Wearing his national team jersey, Isaac was one of thousands of migrant workers who headed to the fan zone after sunset to watch Sunday’s round of 16 match between France and Poland before England and Senegal took the lead. center stage.
Qatar has come under intense criticism from human rights groups for the treatment of its migrant workers, who along with other foreigners make up the majority of the population.
“It’s complicated,” said a young Kenyan traffic officer, who declined to give his name, when asked if he could stay after the final.
“I worked on the construction of the Lusail stadium and Al Zumama, I worked for a contractor, so you go where they send you, next week we could be under construction again. We worked in the summer when it was very hot, I was very tired all the time “, he pointed.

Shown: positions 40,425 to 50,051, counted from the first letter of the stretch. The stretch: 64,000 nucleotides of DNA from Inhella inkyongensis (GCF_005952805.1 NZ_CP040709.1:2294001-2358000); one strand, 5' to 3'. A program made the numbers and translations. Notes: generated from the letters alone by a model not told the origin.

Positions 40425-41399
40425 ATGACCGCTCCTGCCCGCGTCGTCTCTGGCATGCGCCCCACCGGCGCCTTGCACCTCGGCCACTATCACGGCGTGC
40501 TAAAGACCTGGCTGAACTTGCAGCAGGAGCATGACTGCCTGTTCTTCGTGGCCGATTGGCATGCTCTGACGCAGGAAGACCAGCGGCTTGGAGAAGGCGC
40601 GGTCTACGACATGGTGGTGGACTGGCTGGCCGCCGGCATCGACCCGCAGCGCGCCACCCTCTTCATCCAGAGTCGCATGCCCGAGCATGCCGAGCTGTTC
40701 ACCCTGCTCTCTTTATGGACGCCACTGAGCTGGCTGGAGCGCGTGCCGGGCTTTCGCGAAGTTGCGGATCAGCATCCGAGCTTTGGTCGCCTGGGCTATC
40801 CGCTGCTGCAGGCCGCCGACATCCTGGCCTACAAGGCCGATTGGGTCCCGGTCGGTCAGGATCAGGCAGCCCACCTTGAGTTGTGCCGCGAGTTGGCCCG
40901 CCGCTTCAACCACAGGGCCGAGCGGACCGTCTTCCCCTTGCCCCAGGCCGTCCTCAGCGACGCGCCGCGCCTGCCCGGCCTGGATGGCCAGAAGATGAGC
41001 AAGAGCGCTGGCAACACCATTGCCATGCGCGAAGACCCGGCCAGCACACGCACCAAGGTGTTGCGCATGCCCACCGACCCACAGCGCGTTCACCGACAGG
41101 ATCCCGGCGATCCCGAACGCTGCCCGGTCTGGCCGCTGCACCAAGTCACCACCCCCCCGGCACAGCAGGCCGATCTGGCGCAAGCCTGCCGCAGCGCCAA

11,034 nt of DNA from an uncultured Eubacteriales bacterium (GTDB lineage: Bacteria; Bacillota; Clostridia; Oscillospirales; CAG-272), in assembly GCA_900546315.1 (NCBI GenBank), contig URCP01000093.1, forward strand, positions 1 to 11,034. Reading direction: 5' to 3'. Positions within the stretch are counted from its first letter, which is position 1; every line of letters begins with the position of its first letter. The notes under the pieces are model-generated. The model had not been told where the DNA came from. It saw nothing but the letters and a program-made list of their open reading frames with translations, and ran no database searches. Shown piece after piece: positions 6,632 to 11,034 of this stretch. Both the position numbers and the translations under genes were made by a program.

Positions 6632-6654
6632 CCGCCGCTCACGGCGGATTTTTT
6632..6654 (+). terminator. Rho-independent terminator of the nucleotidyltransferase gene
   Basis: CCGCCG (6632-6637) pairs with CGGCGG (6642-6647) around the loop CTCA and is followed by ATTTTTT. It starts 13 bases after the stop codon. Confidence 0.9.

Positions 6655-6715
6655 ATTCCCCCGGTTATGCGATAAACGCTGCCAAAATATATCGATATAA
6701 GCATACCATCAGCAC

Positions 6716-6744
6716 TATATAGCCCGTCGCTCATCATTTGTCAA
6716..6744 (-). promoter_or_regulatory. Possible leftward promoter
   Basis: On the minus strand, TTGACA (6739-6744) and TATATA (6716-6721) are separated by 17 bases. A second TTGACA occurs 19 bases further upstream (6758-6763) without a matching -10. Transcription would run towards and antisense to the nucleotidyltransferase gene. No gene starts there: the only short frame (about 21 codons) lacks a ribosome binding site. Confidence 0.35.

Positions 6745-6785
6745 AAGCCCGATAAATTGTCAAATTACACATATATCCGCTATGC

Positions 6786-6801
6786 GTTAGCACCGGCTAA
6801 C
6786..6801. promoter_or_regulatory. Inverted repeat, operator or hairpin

For Rahim, a Bangladeshi rideshare driver, his three and a half years in Qatar have been difficult, but there are no jobs in his hometown, so he feels he has no choice but to stay.
“I work seven days a week. First I have to pay the car to a company, it’s not mine, then I have to pay my food and my rent, and what’s left I send to my family,” Rahim said.
“I’m trying to save to go home, I haven’t seen my family in three and a half years (but) if I go home there is no job, so I have to have even more money,” he added.
Rahim said he would like to bring his wife and daughter to live with him in Qatar, but he does not earn enough money to do so, so they stayed in Bangladesh.
Many of the workers are dependent on their employers allowing them to stay in Qatar and the goal is to ensure they can stay in a job.
Jonathan, another Ugandan, isn’t really a fan of his job as a mechanic and would prefer to get an education, but he aims to be here long after the final.
“I’m going to stay until my contract ends,” he said.